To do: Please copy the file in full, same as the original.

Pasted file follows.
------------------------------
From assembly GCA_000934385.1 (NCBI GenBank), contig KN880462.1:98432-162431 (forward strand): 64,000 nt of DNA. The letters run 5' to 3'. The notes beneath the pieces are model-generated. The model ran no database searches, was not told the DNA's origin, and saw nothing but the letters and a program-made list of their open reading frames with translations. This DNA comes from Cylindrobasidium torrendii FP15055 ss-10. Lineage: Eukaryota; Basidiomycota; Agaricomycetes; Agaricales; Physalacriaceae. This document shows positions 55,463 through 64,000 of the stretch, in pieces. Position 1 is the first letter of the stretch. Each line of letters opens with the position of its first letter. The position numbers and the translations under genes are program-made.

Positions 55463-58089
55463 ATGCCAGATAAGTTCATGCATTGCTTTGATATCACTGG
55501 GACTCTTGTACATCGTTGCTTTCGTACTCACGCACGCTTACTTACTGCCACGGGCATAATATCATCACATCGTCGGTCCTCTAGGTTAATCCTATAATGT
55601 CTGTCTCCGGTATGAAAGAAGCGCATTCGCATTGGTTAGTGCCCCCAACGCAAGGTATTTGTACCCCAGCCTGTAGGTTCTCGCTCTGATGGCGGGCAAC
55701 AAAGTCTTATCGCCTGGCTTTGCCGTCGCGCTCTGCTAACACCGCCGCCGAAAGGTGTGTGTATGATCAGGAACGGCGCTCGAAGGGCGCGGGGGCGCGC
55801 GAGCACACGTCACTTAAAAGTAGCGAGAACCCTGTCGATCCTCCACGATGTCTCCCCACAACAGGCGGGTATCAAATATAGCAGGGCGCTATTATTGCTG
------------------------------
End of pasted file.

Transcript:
From assembly GCA_000934385.1 (NCBI GenBank), contig KN880462.1:98432-162431 (forward strand): 64,000 nt of DNA. The letters run 5' to 3'. The notes beneath the pieces are model-generated. The model ran no database searches, was not told the DNA's origin, and saw nothing but the letters and a program-made list of their open reading frames with translations. This DNA comes from Cylindrobasidium torrendii FP15055 ss-10. Lineage: Eukaryota; Basidiomycota; Agaricomycetes; Agaricales; Physalacriaceae. This document shows positions 55,463 through 64,000 of the stretch, in pieces. Position 1 is the first letter of the stretch. Each line of letters opens with the position of its first letter. The position numbers and the translations under genes are program-made.

Positions 55463-58089
55463 ATGCCAGATAAGTTCATGCATTGCTTTGATATCACTGG
55501 GACTCTTGTACATCGTTGCTTTCGTACTCACGCACGCTTACTTACTGCCACGGGCATAATATCATCACATCGTCGGTCCTCTAGGTTAATCCTATAATGT
55601 CTGTCTCCGGTATGAAAGAAGCGCATTCGCATTGGTTAGTGCCCCCAACGCAAGGTATTTGTACCCCAGCCTGTAGGTTCTCGCTCTGATGGCGGGCAAC
55701 AAAGTCTTATCGCCTGGCTTTGCCGTCGCGCTCTGCTAACACCGCCGCCGAAAGGTGTGTGTATGATCAGGAACGGCGCTCGAAGGGCGCGGGGGCGCGC
55801 GAGCACACGTCACTTAAAAGTAGCGAGAACCCTGTCGATCCTCCACGATGTCTCCCCACAACAGGCGGGTATCAAATATAGCAGGGCGCTATTATTGCTG